Overcrowded prisons mean shortage of beds, uniforms for those awaiting trial

Overcrowding at prisons across the country means that those awaiting trial or the finalisation of legal proceedings sometimes end up without a bed, bedding or even a uniform, according to a survey released this week.

Given that correctional centres were generally 150% full, the Judicial Inspectorate for Correctional Services (JICS) looked at what effect this would have on inmates by asking a percentage of them about their living conditions.

This comes on the back of a 2016 judgment in the Western Cape High Court, which ordered Pollsmoor prison in Cape Town, among others, to ensure its remand facility was not more than 120% full.

"Whereas the judgment was applauded for contributing to the alleviation of overcrowding in Pollsmoor, it has had a ripple effect. Inmates were transferred to other centres, and other inmates from those to yet other centres," said JICS spokesperson Emerantia Cupido.

"Not only did those centres become more overcrowded, but an additional implication was that inmates were further removed from their families; and placed in a sometimes unfamiliar cultural environment."

In March, the JICS posed questions to 1 099 remand or awaiting trial inmates at correctional centres in East London, Potchefstroom, Goodwood, Pietermaritzburg and the Kgosi Mampuru II centre in Pretoria.

The number of inmates who slept on beds varied greatly, with 96% at one centre on beds, while in another, 66% of those surveyed did not have beds.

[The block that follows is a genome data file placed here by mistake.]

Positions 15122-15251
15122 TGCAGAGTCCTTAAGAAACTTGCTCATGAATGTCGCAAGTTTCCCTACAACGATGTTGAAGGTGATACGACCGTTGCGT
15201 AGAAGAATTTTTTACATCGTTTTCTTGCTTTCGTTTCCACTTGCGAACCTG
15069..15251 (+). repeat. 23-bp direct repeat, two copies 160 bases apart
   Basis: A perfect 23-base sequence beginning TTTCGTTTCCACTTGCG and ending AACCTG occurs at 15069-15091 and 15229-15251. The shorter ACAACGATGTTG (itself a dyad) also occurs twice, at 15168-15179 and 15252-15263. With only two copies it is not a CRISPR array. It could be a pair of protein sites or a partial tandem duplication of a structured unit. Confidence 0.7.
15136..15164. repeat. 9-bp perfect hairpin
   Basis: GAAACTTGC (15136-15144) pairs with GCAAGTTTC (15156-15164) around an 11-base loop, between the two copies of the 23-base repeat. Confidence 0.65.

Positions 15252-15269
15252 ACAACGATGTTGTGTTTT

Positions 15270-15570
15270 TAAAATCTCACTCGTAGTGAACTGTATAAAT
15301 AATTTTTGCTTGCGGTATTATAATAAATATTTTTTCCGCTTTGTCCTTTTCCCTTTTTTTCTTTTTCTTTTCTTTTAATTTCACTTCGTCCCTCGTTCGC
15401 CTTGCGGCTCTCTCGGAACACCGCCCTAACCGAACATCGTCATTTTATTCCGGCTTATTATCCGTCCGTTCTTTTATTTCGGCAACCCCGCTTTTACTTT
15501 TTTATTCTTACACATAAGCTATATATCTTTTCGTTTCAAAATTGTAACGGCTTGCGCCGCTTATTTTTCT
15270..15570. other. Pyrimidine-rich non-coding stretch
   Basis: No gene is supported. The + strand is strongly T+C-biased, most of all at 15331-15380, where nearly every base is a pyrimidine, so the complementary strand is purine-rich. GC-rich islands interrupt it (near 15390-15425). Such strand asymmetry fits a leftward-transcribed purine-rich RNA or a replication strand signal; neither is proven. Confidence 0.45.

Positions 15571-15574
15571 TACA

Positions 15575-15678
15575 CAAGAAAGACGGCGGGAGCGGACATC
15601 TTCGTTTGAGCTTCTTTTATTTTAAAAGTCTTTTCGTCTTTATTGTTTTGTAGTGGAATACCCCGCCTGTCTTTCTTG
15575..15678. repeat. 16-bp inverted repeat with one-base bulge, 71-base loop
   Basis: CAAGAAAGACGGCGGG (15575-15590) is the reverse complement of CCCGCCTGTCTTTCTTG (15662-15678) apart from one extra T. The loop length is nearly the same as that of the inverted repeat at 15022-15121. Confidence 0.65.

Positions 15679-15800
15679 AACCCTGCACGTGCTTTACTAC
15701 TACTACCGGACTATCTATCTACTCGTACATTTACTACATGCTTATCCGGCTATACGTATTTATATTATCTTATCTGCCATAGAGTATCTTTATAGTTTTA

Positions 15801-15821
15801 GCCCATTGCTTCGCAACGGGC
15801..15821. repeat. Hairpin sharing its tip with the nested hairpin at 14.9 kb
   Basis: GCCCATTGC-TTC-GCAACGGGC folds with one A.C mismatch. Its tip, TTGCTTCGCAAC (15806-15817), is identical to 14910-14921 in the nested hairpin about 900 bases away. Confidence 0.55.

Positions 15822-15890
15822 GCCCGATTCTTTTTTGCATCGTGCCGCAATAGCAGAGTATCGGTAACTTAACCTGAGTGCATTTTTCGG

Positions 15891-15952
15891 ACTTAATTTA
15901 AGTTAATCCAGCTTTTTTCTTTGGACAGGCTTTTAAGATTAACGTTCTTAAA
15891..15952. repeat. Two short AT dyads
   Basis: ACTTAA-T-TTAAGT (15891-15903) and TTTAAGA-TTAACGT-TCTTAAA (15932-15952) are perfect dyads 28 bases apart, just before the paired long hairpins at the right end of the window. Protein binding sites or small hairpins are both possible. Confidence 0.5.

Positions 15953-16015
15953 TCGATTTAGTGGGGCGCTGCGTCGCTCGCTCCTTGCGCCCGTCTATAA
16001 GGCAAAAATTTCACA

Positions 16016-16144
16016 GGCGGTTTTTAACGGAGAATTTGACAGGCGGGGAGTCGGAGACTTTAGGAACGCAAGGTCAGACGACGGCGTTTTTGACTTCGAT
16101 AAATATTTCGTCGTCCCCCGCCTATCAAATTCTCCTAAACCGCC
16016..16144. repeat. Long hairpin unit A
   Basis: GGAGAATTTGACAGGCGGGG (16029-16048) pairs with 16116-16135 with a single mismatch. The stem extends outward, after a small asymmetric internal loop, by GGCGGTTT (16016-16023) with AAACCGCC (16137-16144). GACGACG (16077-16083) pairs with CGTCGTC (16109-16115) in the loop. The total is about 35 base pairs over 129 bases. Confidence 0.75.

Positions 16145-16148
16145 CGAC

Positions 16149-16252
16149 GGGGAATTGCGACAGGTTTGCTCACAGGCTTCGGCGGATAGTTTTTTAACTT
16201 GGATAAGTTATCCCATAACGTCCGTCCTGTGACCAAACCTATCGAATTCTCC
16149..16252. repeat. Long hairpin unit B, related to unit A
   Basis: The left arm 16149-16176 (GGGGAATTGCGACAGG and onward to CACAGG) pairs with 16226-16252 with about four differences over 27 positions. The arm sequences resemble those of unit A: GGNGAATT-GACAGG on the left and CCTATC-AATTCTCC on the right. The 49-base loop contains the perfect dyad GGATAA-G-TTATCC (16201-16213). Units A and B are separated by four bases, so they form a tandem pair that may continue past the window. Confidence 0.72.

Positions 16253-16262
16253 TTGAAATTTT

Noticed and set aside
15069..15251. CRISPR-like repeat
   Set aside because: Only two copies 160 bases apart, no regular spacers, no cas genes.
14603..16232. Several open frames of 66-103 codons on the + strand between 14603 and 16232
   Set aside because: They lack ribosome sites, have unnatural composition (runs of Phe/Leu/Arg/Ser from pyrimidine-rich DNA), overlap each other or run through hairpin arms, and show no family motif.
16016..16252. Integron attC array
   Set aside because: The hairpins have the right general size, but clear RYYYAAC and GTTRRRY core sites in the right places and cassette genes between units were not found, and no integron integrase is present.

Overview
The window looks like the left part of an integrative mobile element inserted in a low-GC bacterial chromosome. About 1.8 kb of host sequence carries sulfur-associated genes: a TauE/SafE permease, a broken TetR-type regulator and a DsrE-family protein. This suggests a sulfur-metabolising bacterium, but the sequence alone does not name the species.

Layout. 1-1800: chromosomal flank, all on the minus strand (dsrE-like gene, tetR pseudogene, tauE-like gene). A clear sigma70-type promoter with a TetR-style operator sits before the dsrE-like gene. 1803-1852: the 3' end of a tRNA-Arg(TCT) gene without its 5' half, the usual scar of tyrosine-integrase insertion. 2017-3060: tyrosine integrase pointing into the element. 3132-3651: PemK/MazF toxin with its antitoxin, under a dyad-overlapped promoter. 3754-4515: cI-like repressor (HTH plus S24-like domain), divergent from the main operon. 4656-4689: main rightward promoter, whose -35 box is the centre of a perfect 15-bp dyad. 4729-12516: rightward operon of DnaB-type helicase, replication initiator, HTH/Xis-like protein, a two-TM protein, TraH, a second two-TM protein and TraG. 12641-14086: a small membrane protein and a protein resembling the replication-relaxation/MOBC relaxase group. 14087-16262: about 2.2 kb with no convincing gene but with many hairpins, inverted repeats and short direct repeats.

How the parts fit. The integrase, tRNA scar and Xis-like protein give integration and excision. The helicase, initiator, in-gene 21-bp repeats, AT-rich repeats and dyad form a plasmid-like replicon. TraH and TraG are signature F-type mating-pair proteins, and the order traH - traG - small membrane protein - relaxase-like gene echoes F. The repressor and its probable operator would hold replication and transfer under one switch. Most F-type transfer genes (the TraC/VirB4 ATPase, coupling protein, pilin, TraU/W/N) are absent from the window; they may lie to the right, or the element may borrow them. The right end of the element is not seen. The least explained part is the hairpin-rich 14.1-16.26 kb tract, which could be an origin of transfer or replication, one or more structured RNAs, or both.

READ: Prison boss makes appeal to reduce overcrowding in jails

Cupido said no centre had 100% bed capacity.

Most of the inmates across centres did not have bedding available.

"Only in one centre was bedding available to 91% [of] inmates. There are large discrepancies in this area from centre to centre, due to, inter alia, the movement of inmates," said Cupido.

The same could be said for uniforms in the remand sections.

"One prison had 97% available and another only 8%. The supply of uniforms – especially shoes – cannot keep up with the demand."

Between 51% and 98% of inmates at the centres did not have access to warm water.

The JICS had a number of tentative conclusions.

'No single solution'

"It speaks for itself that South African correctional centres are overcrowded because of the country’s high crime rate, resulting from poverty; unemployment; a lack of education; alcohol and drug abuse; immorality; a lack of respect for human dignity; and possibly multiple other factors."

It said overcrowding was at its worst in remand facilities and was complicated by the constant flow of inmates.

Overcrowding also created serious security risks, especially in centres where gangs were active.

It found that a significant number of those awaiting trial were granted bail but never ended up paying it, either because they or their family could not afford it. In other cases, their family seemed to have little sympathy for them.

"An inmate, charged with theft of items of relatively little value, who cannot afford R300 bail, may spend many months behind bars, while waiting to be convicted or acquitted," said Cupido.

The JICS said there was no single solution to overcrowding. For one, the high crime rate had to be addressed on an economic, social and educational level.

Included in its tentative recommendations were looking at proper crime investigation and case management to ensure trials were finalised speedily; re-looking at available resources; and looking at different sentencing options, including correctional supervision.

"All in South Africa, whether imprisoned or not, have basic rights," said Cupido.

"In terms of Section 35 of the Constitution, all accused, detained and arrested persons have the right to conditions of detention that are consistent with human dignity. This should include exercise and the provision, at state expense, of adequate accommodation, nutrition, reading material and medical treatment etc."

She said the dignity of inmates was inextricably linked to the dignity of all citizens.